Social search and collaborative filtering

By August 9, 2006Web2.0, Yahoo!

Search 

Social search and collaborative filtering are hot areas/buzzwords at the moment. 

So what are they?

Defining social search is tricky – this ZD net blog comes at it from a very techie angle and argues social search is difficult because putting social input into search algorithms is very hard.  I see things a little differently and would argue that social search is best defined as a complement to traditional search.  E.g. when I search for books on “Web2.0” traditional search algorithms do the first cut and are augmented by social aspects – e.b. people like you have recommended this.  So the search is made “social” by incorporating consciously given social input – e.g. reviews.

Collaborative filtering then becomes the anonymous counterpart to social search.  By mining the stats of what I have e.g. listened to and other people have listened to collaborative filters can augment traditional search with a ‘people who listen to what you listen to also listen to this’ filter.  Note in this case all that is required is listening history, or book purchase history – no names or other aspects of profile.

Social search and collaborative filtering will bump up against each other and the distinction here is given solely to aid understanding.

And where is the value? 

To my mind there are two things that people want: 

  1. To quickly find something when they are looking for it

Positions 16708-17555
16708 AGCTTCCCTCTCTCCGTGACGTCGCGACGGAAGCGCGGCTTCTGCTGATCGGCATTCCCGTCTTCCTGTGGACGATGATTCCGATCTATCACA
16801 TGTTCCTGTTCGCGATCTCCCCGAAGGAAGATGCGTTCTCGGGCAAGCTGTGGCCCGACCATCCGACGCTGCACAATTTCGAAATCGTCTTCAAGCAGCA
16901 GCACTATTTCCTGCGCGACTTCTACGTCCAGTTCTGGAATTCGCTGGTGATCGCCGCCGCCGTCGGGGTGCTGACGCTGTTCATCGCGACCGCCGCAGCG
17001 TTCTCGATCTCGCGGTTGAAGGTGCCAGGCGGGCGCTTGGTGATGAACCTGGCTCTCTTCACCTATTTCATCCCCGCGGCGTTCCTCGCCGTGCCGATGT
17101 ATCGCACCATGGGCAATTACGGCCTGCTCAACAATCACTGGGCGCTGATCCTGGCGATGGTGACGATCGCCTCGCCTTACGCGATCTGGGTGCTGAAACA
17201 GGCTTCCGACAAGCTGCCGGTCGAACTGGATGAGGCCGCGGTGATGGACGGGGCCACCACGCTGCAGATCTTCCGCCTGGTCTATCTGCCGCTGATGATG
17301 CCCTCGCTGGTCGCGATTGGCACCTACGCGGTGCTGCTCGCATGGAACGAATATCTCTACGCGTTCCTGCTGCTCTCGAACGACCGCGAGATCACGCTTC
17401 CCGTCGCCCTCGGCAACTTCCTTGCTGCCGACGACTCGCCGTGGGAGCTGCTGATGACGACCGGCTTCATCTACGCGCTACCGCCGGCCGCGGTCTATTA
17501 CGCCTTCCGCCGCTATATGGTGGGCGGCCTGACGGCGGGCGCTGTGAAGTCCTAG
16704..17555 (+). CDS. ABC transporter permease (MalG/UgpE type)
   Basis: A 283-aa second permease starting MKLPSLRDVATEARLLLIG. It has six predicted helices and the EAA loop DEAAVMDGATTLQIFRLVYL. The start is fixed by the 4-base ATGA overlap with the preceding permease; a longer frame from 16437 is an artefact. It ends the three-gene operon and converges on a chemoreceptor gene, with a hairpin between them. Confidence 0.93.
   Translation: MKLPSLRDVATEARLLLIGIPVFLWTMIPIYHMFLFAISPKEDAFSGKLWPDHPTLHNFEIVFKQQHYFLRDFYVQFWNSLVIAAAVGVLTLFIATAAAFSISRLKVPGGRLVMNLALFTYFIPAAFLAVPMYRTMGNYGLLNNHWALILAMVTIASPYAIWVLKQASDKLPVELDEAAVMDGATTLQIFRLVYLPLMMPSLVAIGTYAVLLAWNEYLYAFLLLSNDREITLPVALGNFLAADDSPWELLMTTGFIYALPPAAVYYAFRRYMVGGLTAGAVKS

2. At other times to have things suggested to them that they might like

I would suggest that social search is more useful in 1. and collaborative filtering is more useful in 2.

Items people consciously search (and research) for are typically bigger ticket items – you don’t buy them very often and they last a long time, so you want to get it right.  New blogging software is the most recent example for me (thanks WordPress) and before that a lawnmower.  Reviews and recommcendations are very helpful, particularly from trusted sources.  To me there is huge value for the company that finds a way to productise this concept.  I’ve recently come across two cool companies Crowdstorm and ThisNext who are in the early stages of trying to do just that, although the space is getting competitive already – see this post on Mashable.  Local search companies are getting into this game to via recommendations in what is becoming known as networked search.

Collaborative filtering is more of a long tail play.  As per Chris Anderson supply and demand in the long tail need help to find each other and collaborative filtering is a leading technology for solving this problem and is at the heart of the success of a long tail companies like Amazon, Pandora, and lastfm.

 

  • Amazon is not as Long Tail as Chris Anderson would like to think —

    http://www.shmula.com/162/the-long-tail-ad-nauseum

    Peter Abilla

  • Amazon is not as Long Tail as Chris Anderson would like to think —

    http://www.shmula.com/162/the-long-tail-ad-nauseum

    Peter Abilla

  • nic

    I agree Peter – The long tail looks to be about 25-50% (or 20% from your post) and Anderson implies it will be larger. It was ever thus, though, with business books! Exaggeration sells copy.

  • nic

    I agree Peter – The long tail looks to be about 25-50% (or 20% from your post) and Anderson implies it will be larger. It was ever thus, though, with business books! Exaggeration sells copy.

  • I agree but the Long Tail is more a trend than a status.
    Marketing is king in edition because it makes Hit !
    Nevertheless, Chris is probably the best precog on the subject.

    You should try http://www.u-lik.com because it mixes crowdsourcing & Collaborative Filtering.

    PS: nice kicker, I love VC blogger.

  • I agree but the Long Tail is more a trend than a status.
    Marketing is king in edition because it makes Hit !
    Nevertheless, Chris is probably the best precog on the subject.

    You should try http://www.u-lik.com because it mixes crowdsourcing & Collaborative Filtering.

    PS: nice kicker, I love VC blogger.